Moving to a New Accounting System

The art and science of application migration

♫ Start movin’ on, movin’ on I feel on a roll since you’ve been gone... ♫

Moving to a New Accounting System

♫ Start movin’ on, movin’ on
I feel on a roll since you’ve been gone...

— Music and Lyrics by Ed Sheeran, A. Dessner, recorded by Ed Sheeran.

One of the hardest decisions a law firm may have to make is to move from their existing accounting system to a new one. Time and circumstances change and firms can outgrow their systems, the developers may change how the application works, the costs of maintaining a legacy system may become prohibitive, hardware that hosts the application may become outdated — there are many reasons for a firm to consider moving on. But for sure this is not a decision to be taken lightly. There is the whole process of how to select a new system to consider. That decision will be unique to each firm, as there is “no one size fits all” solution. But all firms, once the new application is selected, must go through a similar conversion process. Here is an overview of some of the points to consider.

Clean Your Data: Chances are your data dates back years, possibly decades. There is an expression GIGO that applies. It stands for “Garbage in, Garbage Out.” You will be relying on someone to migrate your old data to the new system and that involves trying to achieve as good an overlap between the old system and the new one. But if data has been improperly entered, is “dirty” or imperfect, this will cause no end of grief when trying to move it into the new system. Take time to clean up the data fields that will be moved to speed up the conversion process and reduce headaches.

Set a Deadline: There are many decision points inherent in any conversion process: investigate, determine alternatives, evaluate fit, decide on one product, negotiate the purchase, negotiate support, negotiate training, set date to start conversion, set testing date, set cut-over date, evaluate the process and determine takeaways for future projects. While these deadline dates need to be flexible, they also need to reasonably stay on schedule to keep the entire process moving forward successfully.

Get Buy In: Acquiring the best fitting software may be pointless unless everyone in the firm buys into the project, commits to using the new system and works to achieve the same goals. Passive aggressive behaviours, sabotage or simply working around the system all reduce the likelihood of a successful launch. Your new system may incorporate features not found on the earlier system that will benefit the whole firm if adopted by all. Be aware of the potential barriers and actively plan to overcome them.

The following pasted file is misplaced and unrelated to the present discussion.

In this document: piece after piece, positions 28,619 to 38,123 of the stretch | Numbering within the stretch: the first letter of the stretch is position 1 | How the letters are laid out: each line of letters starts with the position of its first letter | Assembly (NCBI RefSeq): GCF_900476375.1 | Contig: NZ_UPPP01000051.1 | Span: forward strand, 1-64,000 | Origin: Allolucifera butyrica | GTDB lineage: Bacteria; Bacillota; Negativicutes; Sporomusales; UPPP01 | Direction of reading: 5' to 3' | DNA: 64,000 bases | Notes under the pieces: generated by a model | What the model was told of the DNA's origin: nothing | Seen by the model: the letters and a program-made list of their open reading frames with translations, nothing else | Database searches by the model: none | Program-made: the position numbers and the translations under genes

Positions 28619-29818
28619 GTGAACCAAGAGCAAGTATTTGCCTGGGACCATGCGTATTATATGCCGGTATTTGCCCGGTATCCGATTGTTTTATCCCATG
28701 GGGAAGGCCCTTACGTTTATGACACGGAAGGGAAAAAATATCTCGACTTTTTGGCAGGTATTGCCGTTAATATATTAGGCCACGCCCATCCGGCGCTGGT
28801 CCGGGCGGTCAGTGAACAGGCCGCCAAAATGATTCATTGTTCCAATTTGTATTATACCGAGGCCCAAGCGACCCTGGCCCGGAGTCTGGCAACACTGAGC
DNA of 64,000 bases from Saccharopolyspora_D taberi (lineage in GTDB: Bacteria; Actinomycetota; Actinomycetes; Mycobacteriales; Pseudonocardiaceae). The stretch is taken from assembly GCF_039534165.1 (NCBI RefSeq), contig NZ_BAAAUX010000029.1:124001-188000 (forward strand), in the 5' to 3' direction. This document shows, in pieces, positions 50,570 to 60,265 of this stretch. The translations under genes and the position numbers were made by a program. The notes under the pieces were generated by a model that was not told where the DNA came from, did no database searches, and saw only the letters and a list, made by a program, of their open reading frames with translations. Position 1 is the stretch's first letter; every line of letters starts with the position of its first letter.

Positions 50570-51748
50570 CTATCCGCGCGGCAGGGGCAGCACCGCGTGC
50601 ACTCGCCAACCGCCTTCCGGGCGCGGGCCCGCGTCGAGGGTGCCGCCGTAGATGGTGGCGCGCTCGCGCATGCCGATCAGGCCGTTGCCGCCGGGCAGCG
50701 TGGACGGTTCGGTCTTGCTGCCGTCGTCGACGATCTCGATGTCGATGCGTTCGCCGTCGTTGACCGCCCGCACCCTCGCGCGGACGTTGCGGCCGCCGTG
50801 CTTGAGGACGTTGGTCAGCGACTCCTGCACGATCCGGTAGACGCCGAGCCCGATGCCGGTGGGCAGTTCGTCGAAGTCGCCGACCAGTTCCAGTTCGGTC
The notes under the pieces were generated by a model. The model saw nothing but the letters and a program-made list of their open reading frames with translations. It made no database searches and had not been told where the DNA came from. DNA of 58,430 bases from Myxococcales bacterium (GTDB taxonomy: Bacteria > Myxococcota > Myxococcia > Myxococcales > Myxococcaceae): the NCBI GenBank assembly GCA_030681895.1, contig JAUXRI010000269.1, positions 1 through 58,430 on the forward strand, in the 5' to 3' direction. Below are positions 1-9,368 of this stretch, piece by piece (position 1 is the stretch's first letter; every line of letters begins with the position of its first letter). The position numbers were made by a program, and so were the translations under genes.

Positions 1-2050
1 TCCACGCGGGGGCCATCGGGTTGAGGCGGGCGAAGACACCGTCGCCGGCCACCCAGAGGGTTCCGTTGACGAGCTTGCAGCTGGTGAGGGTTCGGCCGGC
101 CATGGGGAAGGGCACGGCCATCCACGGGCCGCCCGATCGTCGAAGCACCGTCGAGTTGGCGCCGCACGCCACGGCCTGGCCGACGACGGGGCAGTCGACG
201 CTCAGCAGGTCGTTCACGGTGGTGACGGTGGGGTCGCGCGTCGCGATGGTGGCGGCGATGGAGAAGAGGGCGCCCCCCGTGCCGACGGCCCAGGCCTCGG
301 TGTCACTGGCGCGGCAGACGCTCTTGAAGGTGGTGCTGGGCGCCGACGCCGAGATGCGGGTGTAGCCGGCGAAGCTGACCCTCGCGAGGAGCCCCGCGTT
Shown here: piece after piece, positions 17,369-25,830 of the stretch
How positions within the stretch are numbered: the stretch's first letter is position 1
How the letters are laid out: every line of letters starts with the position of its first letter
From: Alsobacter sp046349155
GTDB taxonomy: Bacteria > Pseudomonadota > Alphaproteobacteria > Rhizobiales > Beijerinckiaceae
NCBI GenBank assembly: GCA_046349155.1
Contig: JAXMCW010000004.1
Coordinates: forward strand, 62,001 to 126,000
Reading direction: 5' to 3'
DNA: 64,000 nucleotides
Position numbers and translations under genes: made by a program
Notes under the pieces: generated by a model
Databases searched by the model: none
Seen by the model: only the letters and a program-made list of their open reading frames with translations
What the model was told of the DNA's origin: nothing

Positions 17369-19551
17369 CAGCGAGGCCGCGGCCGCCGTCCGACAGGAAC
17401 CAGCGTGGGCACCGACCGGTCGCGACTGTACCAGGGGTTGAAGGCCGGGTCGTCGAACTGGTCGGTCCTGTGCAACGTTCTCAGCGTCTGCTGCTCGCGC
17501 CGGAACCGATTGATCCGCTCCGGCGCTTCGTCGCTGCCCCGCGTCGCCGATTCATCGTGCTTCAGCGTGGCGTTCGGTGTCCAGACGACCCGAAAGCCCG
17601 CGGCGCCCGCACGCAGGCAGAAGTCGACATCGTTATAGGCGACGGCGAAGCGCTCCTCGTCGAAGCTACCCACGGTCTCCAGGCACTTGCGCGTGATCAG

Work with Your Developer and Conversion Team: Chances are that a conversion expert will be brought in to make the conversion easier, faster and orderly. Their experience gained from prior conversions make these people worth their salt. Listen to them, bring them into the process and follow their advice…chances are this will save you headaches and grief down the road.

Go Slow: Putting your foot on the accelerator is probably not the best thing to do. Slow and steady wins the race rather than being rushed and potentially having to go back and correct things that were not well understood at the time.

Train, Train, Train: The new system represents a different way of doing things. Processes must be unlearned and new ones taught. Patience is a virtue, unfortunately in a high-pressure law firm, it may also be scarce. Put the time into training to bring people with you and reduce the errors that may occur when people try to figure it out themselves.

Managerial Oversight: Lastly, invest in managerial oversight. Your insight into the firm cannot be matched by any outside advisor. Work with your team to ensure that the best decisions are being made at each point in the process.

After all, once the conversion is over and you are moving down the highway with your new system humming, you will say that you feel on a roll since the old system is gone.

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